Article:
Special thanks to Matt&Tish for the photo.

Gin and Milk

gin and milk cocktail

Alright.

I’ve had the book Old Man Drinks for over a year, and it took me this long to get up the nerve to make one the the signature cocktails in that book: Gin and Milk.

Being a simple cocktail, Gin and Milk is totally qualified to be a featured recipe on this blog, but frankly, I’m not much of a milk guy. I don’t even drink my cereal milk after my bowl is through – I just dump it down the sink.

Being a gin lover, though, this cocktail interested me. It seems like it’d really work as we approach fall and winter, the nutmeg on top is a great addition to the flavor, but I’ll just tell you: it tastes like a moderately boozy glass of cold milk. But that’s ok, right?

Gin and Milk (from Old Man Drinks)

  • in a shaker, combine:
  • 2 oz gin
  • 1 cup milk
  • fill with ice and shake until very cold
  • pour into a chilled Collins glass
  • top with a shake of nutmeg

Simple Cocktails Podcast Episode 12

podcast album art for website

We ignore all the cocktail party rules and talk religion! And booze. We drink the elixir of life and Lisa has mixed feelings. It’s a liqueur that’s been around before color! We do some patriotic drinking as we make the Liberty. Apples are hard to garnish with. Greg has another.

We reference the Alaska Cocktail and a Monk’s Old Fashioned at some point, too.

Download Episode 12.

itunes button stitcher button rss button

If you enjoyed the show, please write a brief review on iTunes. That would help us get the word out and raise the visibility of the show. Thank you!

Spodee White

spodee white

Spodee was one of the first liquors I reviewed at Simple Cocktails, almost exactly 2 years ago. The team behind some of the most unique drinks of our generation (for instance, Hendrick’s, Sailor Jerry Rum, and Art in the Age) are now introducing us to Spodee White.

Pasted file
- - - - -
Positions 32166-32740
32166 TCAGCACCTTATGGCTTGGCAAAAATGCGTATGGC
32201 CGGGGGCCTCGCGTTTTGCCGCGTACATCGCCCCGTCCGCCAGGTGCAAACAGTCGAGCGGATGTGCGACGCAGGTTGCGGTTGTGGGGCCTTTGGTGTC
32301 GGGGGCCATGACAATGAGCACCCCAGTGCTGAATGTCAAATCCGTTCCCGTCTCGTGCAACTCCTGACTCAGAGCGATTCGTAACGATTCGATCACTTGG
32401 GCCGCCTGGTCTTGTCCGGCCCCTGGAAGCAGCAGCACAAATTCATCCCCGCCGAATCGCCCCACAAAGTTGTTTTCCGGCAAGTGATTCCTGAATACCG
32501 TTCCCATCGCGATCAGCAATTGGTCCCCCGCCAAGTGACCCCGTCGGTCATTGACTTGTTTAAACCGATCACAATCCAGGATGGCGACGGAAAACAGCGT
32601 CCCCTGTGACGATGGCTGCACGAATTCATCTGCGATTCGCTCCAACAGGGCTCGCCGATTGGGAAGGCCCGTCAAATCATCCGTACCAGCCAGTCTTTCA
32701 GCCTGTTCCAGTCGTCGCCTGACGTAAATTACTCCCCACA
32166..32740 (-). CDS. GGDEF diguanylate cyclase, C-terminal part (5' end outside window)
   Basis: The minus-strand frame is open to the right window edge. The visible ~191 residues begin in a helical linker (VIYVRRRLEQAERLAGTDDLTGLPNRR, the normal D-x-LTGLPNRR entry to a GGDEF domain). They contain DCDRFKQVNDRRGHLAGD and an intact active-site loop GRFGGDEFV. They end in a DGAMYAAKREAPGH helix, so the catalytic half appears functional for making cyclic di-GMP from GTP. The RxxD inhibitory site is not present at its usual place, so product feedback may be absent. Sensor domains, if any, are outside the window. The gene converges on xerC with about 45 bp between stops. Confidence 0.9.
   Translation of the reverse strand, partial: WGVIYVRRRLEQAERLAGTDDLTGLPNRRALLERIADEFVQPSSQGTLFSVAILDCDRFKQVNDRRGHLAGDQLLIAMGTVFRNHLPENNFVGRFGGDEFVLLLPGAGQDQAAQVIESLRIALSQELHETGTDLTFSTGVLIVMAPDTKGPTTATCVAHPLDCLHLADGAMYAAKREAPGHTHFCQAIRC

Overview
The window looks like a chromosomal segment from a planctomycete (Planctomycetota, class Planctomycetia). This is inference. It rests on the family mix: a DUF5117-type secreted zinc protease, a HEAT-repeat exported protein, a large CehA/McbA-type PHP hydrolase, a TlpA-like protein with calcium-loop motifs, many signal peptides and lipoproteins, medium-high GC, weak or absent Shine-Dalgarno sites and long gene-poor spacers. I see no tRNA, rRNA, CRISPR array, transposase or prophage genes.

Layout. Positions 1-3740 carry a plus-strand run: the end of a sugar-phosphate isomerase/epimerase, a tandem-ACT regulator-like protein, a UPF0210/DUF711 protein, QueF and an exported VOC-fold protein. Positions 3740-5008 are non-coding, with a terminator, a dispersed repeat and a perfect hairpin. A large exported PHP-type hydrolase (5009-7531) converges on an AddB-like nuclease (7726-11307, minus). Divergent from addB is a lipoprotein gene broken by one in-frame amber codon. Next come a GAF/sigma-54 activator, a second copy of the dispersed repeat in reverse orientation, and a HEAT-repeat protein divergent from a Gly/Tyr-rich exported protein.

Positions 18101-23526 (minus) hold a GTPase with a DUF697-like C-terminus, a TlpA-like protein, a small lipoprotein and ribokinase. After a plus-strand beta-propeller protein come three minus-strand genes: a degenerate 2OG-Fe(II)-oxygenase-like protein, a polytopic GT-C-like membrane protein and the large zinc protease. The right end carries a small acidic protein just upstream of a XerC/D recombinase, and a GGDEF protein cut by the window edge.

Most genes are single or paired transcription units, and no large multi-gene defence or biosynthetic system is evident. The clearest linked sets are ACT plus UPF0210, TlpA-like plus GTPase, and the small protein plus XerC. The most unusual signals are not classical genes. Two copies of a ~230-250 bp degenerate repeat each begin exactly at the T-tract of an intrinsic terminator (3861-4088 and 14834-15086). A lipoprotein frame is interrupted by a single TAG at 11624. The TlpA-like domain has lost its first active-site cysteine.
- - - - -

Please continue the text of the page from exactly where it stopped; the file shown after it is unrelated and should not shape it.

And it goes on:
On the podcast this week, we described the original, red Spodee as a cheap, strong, chocalatey wine…and we didn’t mean it in a negative way. Spodee Red goes well with stuff like soda (Spodee and Sody, he he) or even for breakfast with orange juice.

Now it’s time for the new stuff: Spodee White. Still packed in a 500 ml milk jug, and still a fortified wine at around 18% alcohol, White is a $9 “country wine” too, but a very different taste experience from Red.

Where the original Spodee was only fruity from the wine base, White has added coconut and pineapple, and is in many ways a ready-to-pour tiki drink. As of yet, I’ve been drinking it just as you see it above, straight out of the fridge and poured over ice. Like we mentioned on the podcast, I think an awesome way to serve White would be shaken with a equal part of coconut water.

Like many inventions from the minds at Quaker City Mercantile (and particularly from Steven Grasse), Spodee White is a unique liquor that opens up a world of great new cocktails. Every bit of liquor from them is edgy and new, and every detail of their presentation is respected and analyzed, but their ultimate goal is making great liquor, and they always tend to succeed.

Simple Cocktails Podcast Episode 11

podcast album art for website

Greg gushes for quite a while about Steven Grasse. We do the world’s first podcast review of Spodee White…at least we think so. Here’s the old Spodee review (light switch included). Greg gushes some more about Steven. Lisa diverts us to Disneyland. “The tip of my tongue says whee!’” Kids and cocktails? “All of your inspiration is me.” We finish with another 1:1:1 cocktail, the first one Greg ever made.

Download Episode 11.

itunes button stitcher button rss button

If you enjoyed the show, please write a brief review on iTunes. That would help us get the word out and raise the visibility of the show. Thank you!